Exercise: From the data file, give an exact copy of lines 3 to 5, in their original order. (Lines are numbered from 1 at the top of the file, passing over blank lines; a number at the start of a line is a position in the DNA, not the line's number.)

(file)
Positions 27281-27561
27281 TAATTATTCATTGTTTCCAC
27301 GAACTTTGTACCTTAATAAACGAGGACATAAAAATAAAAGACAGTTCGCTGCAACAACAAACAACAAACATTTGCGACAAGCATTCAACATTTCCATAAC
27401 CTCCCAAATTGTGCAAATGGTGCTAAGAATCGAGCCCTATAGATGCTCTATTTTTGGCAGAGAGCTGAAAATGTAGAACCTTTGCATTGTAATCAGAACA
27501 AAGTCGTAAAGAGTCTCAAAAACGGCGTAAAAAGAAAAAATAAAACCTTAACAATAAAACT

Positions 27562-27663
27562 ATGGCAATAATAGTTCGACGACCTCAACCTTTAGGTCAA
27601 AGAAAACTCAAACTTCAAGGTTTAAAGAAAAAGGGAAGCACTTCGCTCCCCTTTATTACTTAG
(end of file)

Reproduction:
27301 GAACTTTGTACCTTAATAAACGAGGACATAAAAATAAAAGACAGTTCGCTGCAACAACAAACAACAAACATTTGCGACAAGCATTCAACATTTCCATAAC
27401 CTCCCAAATTGTGCAAATGGTGCTAAGAATCGAGCCCTATAGATGCTCTATTTTTGGCAGAGAGCTGAAAATGTAGAACCTTTGCATTGTAATCAGAACA
27501 AAGTCGTAAAGAGTCTCAAAAACGGCGTAAAAAGAAAAAATAAAACCTTAACAATAAAACT